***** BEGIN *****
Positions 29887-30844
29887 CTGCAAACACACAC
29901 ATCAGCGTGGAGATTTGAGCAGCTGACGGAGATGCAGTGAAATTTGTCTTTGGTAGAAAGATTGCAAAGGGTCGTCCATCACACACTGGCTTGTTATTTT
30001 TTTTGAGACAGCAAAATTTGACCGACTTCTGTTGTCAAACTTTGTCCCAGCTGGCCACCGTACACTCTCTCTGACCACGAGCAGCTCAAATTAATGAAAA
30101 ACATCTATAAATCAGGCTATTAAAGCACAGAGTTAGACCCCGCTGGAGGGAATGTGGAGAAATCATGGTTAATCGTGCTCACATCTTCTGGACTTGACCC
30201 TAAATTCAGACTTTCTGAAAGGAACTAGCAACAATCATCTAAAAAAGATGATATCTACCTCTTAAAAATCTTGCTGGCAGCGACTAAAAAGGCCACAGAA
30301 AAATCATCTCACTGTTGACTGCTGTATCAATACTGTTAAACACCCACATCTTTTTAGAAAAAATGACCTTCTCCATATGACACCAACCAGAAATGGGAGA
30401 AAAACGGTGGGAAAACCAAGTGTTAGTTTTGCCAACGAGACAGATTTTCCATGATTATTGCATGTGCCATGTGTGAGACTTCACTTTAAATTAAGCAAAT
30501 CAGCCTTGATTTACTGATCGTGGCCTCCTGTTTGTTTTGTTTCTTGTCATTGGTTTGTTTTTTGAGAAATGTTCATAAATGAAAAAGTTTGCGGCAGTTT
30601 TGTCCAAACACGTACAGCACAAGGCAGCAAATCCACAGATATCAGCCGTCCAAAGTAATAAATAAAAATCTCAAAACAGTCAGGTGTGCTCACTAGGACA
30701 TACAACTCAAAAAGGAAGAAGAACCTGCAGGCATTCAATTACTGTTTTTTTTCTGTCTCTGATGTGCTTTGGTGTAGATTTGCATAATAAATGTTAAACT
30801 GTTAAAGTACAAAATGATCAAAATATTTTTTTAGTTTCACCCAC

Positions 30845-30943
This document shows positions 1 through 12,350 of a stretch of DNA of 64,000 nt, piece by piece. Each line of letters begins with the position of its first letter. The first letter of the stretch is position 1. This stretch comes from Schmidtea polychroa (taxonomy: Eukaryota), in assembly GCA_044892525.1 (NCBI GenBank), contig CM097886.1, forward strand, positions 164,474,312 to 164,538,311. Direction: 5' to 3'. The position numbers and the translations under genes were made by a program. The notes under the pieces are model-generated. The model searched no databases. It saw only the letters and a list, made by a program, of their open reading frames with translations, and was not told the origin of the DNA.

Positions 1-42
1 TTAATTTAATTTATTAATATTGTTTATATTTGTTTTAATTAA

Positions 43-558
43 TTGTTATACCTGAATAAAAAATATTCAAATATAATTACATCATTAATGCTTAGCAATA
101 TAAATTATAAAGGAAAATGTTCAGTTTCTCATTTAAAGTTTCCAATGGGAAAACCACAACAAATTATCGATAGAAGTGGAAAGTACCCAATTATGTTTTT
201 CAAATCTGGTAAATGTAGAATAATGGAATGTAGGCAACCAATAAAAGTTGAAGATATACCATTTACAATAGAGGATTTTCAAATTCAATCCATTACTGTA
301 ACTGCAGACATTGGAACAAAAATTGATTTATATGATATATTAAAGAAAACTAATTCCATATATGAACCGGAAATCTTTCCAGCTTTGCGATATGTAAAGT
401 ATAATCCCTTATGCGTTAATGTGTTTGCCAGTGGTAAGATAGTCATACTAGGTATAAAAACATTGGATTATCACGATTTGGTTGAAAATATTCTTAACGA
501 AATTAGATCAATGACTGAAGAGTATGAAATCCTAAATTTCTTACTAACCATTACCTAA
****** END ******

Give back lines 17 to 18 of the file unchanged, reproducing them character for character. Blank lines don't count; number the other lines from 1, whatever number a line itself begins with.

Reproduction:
Positions 43-558
43 TTGTTATACCTGAATAAAAAATATTCAAATATAATTACATCATTAATGCTTAGCAATA